Advocates say the expanded policy will primarily impact Muslim and African populations.
President Trump’s travel ban will now cover six more countries: Eritrea, Kyrgyzstan, Myanmar, Nigeria, Sudan and Tanzania.
Acting Department of Homeland Security Secretary Chad Wolf says the U.S. will block diversity visas from Sudan and Tanzania and all immigrant visas from Eritrea, Kyrgyzstan, Myanmar, Nigeria. Non-immigrant visas, which are usually for visiting the U.S., will not be covered under the new restrictions.
"Sudan is a vastly Muslim-majority country [and] the other countries do have significant Muslim populations," said Farhana Khera, president and executive director of Muslim Advocates. "So the brunt of this ban will still be primarily borne by Muslim populations."
Wolf blamed issues with poor technology, plus a lack of sharing information about terrorism.
"These countries, for the most part, want to be helpful but ... simply failed to meet those minimum requirements that we laid out," he said.
Restricting immigrant visas for people from certain countries was a campaign pledge for the president. A week into his presidency, he imposed significant travel restrictions, which before today included citizens of six countries — Iran, Yemen, Syria, Somalia, Libya and North Korea — as well as certain government officials from Venezuela.
The largest group of people impacted by this expanded policy will likely be Africans.
"They do have conflict. There is no doubt they are fighting the terrorists that would attack their own domestic population," said U.S. Rep. Sheila Jackson Lee in a phone call with reporters. Lee is on the House Committee on Homeland Security and co-chairs the Congressional Nigerian Caucus.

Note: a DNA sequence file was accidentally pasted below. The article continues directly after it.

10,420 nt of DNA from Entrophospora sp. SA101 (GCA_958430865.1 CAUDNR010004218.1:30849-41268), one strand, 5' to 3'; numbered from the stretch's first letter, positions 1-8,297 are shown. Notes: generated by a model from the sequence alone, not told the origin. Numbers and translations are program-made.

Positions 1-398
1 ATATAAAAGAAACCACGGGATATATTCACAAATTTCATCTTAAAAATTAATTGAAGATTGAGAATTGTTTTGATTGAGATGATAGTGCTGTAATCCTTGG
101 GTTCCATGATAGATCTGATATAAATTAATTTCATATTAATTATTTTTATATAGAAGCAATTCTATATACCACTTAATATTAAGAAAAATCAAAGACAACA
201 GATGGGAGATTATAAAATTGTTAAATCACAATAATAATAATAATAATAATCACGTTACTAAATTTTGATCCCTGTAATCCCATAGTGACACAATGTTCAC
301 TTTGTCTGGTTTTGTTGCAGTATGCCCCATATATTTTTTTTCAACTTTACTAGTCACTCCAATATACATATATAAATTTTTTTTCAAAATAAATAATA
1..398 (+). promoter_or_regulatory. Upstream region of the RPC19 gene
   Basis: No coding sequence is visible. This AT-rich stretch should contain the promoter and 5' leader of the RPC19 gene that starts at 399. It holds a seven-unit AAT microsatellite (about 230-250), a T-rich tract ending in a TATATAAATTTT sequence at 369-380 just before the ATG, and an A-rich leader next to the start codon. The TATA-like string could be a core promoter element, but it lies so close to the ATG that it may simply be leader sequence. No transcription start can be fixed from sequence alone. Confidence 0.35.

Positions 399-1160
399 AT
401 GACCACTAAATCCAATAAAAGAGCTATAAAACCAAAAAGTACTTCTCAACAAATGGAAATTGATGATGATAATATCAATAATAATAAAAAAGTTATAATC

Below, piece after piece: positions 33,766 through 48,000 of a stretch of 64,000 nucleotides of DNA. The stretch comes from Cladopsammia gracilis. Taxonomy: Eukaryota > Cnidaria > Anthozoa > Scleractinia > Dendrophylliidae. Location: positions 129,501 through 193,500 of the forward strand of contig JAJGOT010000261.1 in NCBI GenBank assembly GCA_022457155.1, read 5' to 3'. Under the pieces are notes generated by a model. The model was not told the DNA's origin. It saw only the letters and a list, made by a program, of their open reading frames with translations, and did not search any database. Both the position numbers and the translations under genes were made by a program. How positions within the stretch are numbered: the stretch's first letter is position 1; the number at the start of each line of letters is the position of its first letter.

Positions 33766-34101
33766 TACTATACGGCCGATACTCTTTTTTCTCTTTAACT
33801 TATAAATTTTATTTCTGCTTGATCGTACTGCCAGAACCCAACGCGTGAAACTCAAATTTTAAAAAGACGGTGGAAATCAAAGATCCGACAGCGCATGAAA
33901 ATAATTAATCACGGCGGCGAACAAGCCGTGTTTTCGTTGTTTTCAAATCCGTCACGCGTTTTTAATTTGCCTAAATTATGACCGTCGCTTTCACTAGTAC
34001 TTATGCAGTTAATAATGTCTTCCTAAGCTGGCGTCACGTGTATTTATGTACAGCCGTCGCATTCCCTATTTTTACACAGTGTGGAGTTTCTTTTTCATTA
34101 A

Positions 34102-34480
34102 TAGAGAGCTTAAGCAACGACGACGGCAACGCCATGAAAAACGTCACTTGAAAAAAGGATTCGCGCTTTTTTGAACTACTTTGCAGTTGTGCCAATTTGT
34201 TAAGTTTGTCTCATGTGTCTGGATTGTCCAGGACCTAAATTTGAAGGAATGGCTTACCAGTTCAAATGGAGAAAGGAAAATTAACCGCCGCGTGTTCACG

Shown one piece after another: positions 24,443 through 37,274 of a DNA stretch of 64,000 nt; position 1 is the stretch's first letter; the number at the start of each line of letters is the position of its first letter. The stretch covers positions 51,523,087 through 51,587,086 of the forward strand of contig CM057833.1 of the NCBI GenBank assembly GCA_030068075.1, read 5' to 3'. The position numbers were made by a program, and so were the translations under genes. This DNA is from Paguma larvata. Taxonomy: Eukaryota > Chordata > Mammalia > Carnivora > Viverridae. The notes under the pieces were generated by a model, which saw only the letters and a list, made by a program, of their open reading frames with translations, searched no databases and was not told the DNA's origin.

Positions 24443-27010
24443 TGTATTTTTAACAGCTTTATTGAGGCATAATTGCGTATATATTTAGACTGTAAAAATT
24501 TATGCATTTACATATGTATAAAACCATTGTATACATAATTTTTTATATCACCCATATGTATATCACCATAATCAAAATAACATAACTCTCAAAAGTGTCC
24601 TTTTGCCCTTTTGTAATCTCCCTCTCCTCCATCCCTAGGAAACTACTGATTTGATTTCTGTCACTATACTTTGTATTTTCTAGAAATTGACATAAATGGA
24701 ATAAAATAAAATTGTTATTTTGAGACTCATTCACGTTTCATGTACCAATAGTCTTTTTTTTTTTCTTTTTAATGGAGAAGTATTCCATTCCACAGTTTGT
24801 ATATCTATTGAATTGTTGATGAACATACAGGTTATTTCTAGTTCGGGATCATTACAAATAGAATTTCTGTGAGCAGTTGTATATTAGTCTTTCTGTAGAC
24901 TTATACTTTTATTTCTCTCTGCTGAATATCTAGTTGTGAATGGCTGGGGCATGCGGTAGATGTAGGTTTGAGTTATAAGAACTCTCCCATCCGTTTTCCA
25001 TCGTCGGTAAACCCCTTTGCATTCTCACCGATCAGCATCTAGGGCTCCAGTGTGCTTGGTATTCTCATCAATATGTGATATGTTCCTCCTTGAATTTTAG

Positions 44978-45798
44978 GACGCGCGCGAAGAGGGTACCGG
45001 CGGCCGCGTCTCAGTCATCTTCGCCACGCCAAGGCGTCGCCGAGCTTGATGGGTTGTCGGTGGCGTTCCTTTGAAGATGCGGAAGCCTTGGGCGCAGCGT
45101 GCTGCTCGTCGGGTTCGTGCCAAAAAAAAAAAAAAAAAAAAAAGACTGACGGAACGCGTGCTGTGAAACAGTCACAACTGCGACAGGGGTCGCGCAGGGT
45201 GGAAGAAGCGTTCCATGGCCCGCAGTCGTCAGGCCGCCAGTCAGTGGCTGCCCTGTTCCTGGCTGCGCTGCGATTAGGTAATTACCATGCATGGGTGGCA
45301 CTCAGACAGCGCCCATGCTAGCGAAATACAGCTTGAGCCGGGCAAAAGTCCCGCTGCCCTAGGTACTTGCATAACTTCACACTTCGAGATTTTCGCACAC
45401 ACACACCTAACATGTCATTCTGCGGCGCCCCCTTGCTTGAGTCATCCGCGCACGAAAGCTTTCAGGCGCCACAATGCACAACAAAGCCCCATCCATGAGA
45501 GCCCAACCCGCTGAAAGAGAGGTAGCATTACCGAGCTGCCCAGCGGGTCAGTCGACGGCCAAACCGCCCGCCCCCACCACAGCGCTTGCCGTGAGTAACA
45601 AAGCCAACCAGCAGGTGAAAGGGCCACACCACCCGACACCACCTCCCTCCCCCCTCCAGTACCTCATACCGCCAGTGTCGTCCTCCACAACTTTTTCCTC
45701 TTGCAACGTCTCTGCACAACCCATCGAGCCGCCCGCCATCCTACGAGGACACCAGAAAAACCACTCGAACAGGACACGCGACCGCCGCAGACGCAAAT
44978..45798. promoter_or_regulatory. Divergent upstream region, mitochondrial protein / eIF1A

"I believe there is a blatant, conspicuous discrimination coming out of this administration.”
By default, the travel restrictions prevent citizens from these countries from getting U.S. visas, though there are some limited exceptions. Still, the administration says those who are blocked are automatically considered for a waiver.
Newsy found the number of waivers granted has more than doubled in recent months.
The U.S. issued 7,679 total waivers in the first two years of the ban, which accounted for about 10% of applications.
But that number increased to 9,473 by the end of September, 12,959 in October and 17,798 by the end of 2019, more than 20% of all applications.
The State Department tells Newsy a new processing system is approving applications more quickly, though it wouldn't detail exactly what has changed.
Even though there are more waivers being approved, the backlog of applications is still growing, now in the tens of thousands.
"Some of them have been waiting three years now for waivers, and during that time, they're separated from their families," Khera said. "Every day that goes by that a waiver isn't reviewed and granted is directly harming families here in our country."
This week, House Speaker Nancy Pelosi announced she plans to bring the No Ban Act to the House floor as soon as possible. The bill would prevent visa restrictions based on religion or nationality unless the administration can prove they benefit national security.